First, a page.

Like a movie you just can’t take your eyes off, Hang Time is a captivating album that’s impossible to ignore once you hear it.
There’s nothing more exhilarating than when the opening of a film cuts from black to its first frame. The immediacy of replacing a dark void with light, movement, and action always catches me by surprise and makes me take notice. I get the same effect by pressing play on Cedric Noel’s Hang Time. With no warning or fanfare, opening song “Comuu” is instantly there, guitars ringing in your ears and Noel’s voice, filling the frame like a close-up shot, speaking directly to you. It’s an arresting opening to an album that carries all the hallmarks of a cinematic masterpiece: the push-and-pull tension in Noel’s lyrics, his highly stylized musical settings, and the sense that Noel is more himself at the end of Hang Time than he was at its beginning.
It helps (but is not necessary) to know some of the back story. Noel was born in Niger and adopted into a multi-racial family that moved around the globe during his youth. Landing in Fredericton for university, Noel entered a predominantly white music community where, as a Black man, he found himself concurrently a part of and apart from the scene. That dichotomy of belonging and assimilating while simultaneously searching for one’s essence and individuality followed Noel to Montreal (where he’s currently based) and informs Hang Time.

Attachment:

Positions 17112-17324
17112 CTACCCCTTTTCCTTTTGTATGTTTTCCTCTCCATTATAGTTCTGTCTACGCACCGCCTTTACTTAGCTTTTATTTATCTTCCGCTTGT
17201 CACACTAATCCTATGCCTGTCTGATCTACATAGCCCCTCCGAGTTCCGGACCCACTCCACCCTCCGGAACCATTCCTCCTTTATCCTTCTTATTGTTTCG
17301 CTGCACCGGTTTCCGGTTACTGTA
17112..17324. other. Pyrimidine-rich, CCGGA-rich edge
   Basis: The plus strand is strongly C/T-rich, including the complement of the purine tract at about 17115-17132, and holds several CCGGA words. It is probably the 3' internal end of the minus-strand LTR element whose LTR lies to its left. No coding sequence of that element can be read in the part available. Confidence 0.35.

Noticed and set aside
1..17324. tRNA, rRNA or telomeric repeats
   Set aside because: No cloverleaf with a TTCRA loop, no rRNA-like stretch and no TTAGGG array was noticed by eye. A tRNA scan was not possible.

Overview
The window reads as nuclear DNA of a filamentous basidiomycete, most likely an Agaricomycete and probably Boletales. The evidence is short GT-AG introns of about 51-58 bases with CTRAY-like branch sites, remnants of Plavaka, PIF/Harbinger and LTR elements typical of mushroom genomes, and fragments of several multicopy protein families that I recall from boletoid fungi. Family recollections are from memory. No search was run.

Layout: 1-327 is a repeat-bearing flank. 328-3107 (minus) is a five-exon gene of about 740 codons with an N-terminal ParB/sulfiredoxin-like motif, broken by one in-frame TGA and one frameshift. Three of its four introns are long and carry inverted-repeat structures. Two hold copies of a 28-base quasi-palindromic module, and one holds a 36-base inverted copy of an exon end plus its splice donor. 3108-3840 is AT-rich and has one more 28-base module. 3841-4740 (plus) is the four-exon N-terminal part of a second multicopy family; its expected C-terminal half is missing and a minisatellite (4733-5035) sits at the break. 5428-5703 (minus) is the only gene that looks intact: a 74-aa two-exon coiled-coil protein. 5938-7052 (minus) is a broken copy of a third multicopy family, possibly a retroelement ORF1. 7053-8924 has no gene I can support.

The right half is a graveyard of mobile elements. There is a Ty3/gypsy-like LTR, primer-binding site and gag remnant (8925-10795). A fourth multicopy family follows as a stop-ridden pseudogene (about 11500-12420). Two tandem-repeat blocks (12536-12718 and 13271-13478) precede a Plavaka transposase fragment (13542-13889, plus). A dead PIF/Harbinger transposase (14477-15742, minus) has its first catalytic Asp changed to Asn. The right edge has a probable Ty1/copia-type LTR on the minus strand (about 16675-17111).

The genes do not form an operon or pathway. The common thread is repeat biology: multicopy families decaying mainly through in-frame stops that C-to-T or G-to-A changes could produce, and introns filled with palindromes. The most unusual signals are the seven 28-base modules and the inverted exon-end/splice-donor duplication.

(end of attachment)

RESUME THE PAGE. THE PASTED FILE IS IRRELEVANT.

Essentially a tone poem exploring macro- and micro-questions about identity, place, expectations, and assumptions, Hang Time is a star vehicle for Noel. He’s firmly locked into his musical wheelhouse: angular rock riffing, amorphous ambient tones, expansive, sing-along choruses, and economic lyrics that use repetition to explore themes from multiple perspectives. Early single “Allies” is arguably the album’s best example of Noel’s style. By intimately and repeatedly asking/confirming/wondering “Are you on my side,” he explores Black allyship and its myriad facets, how it needs to be predicated on trust and authenticity and how difficult it can be to discern when allyship is being performed. He pairs his words with those of Malcolm X, from a speech in 1964, that fundamentally asked the same question: if you are not on the side of equality and justice for all, then where do you stand? That the song eventually implodes into raucous noise further punctuates the profundity of its central question and the album’s overall thesis.
Clearly on Noel’s side are his Hang Time collaborators: guest vocalists Ella Williams of Squirrel Flower (on “Bass Song”) and Brigitte Naggar of Common Holly (on “Dove”), Lisa Conway-Bühler of L-CON, Suuns’ Liam O’Neill, Kathleen Speckert, Tim Crabtree of Paper Beat Scissors, and engineer Steve Newton who helped capture proceedings in the studio. The unrushed pace and layered instrumentation of songs like “Nighttime (Skin),” “Headspace,” and “Stilling” allow Noel’s words and music to work their magic, weaving their separate-but-connected vignettes into a cohesive throughline. Noel is a musical auteur coming into the fullness of his creativity, and like a movie you just can’t take your eyes off of, Hang Time is a captivating album that’s impossible to ignore once you hear it.
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